Edited to Add: As I posted this link to Twitter, I was answered almost immediately by a new mom and fellow blogger that had seen ridiculous debates on a message board we both frequented about how not pursuing adoption equals not wanting a child enough. I have to say that want isn't even a factor. We want a baby more than anything in the world. However, that also has to be balanced with what we can afford financially and emotionally. This is also why we've ruled out IVF. Trust me, if IUI doesn't work, I wonder if some day we'll look back and wonder if we limited ourselves. But we also know that we have to set limits, mostly for our sanity. As easy as IVF and adoption have been made to sound, we're not the only couple who've had to set these limits. The costs of IVF and adoption are prohibitive for many couples. Not to mention, we can't run this race forever. At some point, we have to create our own finish line so that we can move on with life. For us, that's IVF and adoption.

7 comments:

Mrs.Slick said...

The "just adopt" comments bother me also. I always want to respond back with "Does my IF make me less worthy of knowing all aspects of the parenting experience from conception on?" Why can "normal" couples have biological children and are never troubled with condescending remarks from people who seem to think that it's the infertiles of the world job to adopt all children. Why don't they adopt? Why must I?

My husband and I fully plan on adopting someday, but we're going to do everything in our power to have the full experience first. That does not mean I won't love or care for an adopted child as much as a bio child, I just don't want to always wonder "what if?"

Buttercup said...

I actually have no intentions of adopting. I don`t want to definitively say that I won`t because I believe that the path you are led down is pretty much never the one you originally intended, but I really can`t see it.

Not because I think I would love the baby less, not because of finances, not for any reasons other than I think I would be ok with just Steve and me.

I desperately want to experience Motherhood, especially pregnancy for all the reasons you listed Brooke, and I think it is strange to picture the end of my life without grandchildren, but I think I would be ok.

I guess in the last few years I have developed a keener sense of, `Life is a journey you are being carried on like a river, so either fight the current and end up exhausted and still in the river, or work with the flow so you can see and do the things you would like to on the way.`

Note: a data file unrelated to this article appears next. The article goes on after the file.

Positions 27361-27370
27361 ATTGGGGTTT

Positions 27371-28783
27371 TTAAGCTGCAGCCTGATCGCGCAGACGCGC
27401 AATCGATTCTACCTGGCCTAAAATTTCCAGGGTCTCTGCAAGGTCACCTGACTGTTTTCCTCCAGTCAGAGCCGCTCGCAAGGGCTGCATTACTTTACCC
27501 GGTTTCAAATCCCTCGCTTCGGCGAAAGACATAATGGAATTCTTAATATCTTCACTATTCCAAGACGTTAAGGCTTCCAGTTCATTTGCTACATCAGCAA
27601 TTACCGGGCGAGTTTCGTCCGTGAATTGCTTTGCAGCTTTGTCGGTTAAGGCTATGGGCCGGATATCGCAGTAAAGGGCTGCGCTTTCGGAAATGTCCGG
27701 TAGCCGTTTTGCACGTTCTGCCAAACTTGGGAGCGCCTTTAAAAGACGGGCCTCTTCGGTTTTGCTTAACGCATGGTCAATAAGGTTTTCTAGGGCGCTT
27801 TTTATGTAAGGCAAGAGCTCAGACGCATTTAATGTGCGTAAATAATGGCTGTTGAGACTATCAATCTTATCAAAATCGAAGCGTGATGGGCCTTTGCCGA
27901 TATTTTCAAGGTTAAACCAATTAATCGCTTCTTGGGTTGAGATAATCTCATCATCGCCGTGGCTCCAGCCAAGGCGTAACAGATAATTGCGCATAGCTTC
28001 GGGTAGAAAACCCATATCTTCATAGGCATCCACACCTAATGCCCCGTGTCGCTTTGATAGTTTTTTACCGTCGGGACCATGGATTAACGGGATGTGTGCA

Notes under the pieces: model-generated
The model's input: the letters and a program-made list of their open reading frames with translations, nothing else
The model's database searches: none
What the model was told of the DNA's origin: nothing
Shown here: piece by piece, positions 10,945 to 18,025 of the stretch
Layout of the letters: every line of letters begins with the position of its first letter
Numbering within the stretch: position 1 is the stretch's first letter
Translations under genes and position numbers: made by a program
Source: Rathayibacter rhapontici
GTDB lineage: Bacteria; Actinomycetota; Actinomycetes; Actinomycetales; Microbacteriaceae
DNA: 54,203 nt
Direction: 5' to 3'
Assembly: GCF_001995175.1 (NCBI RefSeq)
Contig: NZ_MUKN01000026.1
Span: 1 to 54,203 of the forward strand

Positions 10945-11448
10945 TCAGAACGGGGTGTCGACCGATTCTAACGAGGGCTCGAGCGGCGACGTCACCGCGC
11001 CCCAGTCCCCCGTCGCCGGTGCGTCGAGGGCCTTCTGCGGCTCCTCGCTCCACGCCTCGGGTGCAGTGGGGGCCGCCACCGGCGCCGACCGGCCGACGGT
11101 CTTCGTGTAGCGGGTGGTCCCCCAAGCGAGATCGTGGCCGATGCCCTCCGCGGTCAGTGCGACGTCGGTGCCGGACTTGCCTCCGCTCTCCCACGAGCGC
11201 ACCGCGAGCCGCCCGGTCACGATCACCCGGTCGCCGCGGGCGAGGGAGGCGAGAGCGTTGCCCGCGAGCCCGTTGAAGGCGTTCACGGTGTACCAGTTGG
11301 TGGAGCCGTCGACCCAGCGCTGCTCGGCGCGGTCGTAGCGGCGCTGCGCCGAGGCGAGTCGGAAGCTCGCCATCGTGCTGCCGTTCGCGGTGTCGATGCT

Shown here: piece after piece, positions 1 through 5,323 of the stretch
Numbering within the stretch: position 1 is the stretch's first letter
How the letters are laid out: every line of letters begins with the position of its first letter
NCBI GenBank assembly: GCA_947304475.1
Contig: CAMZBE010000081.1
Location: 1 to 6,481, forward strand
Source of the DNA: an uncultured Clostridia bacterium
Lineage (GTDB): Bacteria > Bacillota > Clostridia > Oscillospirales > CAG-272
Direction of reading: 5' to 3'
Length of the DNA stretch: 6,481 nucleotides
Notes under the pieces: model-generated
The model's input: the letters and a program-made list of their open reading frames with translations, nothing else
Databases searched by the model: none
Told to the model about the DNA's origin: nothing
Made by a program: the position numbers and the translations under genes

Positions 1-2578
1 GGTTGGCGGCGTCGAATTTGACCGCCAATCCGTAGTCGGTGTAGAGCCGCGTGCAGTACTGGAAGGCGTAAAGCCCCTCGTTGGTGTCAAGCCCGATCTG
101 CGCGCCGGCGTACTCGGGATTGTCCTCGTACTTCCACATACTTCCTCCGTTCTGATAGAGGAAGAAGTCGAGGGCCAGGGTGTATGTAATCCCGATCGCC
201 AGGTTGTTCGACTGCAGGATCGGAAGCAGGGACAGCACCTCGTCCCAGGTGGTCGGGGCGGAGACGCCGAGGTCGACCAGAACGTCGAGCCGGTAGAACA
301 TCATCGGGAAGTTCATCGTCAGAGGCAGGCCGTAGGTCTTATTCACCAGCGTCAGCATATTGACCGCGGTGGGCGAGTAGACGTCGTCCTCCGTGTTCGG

Miss Trish said...

I'm right there with you B. I think that people who are not dealing with these issues should at least try to understand what they're talking about before they start spouting opinions like this.

If IUI and/or IVF don't work for us we probably will not be able to consider adoption for financial reasons. I'm fairly certain that due to the limits our insurance has on IF coverage, we'll only have one shot at IVF too. I completely understand what you said about the cost, both financially and emotionally, of adoption.

convertedcatlady said...

I think you sound like you're at a very stable place. It's wonderful that you know exactly what the views are that you share with your partner. I have to agree with you as well. The extreme costs of IVF/adoption wouldn't be feasible for many couples. Everyone has different personal needs to fulfill, and if adoption doesn't do that for you, you definitely shouldn't do it because of "peer" pressure. I've always wondered why that seems to be the first thing people think of when someone has difficulty conceiving. Food for thought, I guess. Thanks for giving me something to think about today.

-sarahlherrin

Dorothy said...

Just stumbled upon your blog and enjoyed reading through some of your old posts tonight. I completely relate to the frustration with the adoption question. My new response when someone asks me if we would consider adoption is a surprised "Well, I don't know. Did YOU consider adoption?" They are always shocked by the question. One person even responded with, "Of course not. We could have our own kids."

Then I just give a" Hmmmm...." I am just sick of letting people make ridiculous comments without thinking.

Anonymous said...

Thank you for posting this. I was adopted and it breaks my heart when I hear phrases like "well, you can always adopt" or "just adopt".

It's not a great feeling knowing that my adoption was my parent's backup plan. I even resent them slightly because I know they would have never adopted me if they were able to conceive.

Jennifer said...

I just came upon your blog, Brooke - though I remember you from TTGP - which I haven't been on since my m/c. Your writing is raw and refreshing. Thank you for this post, in particular.

- "ItalianGirl"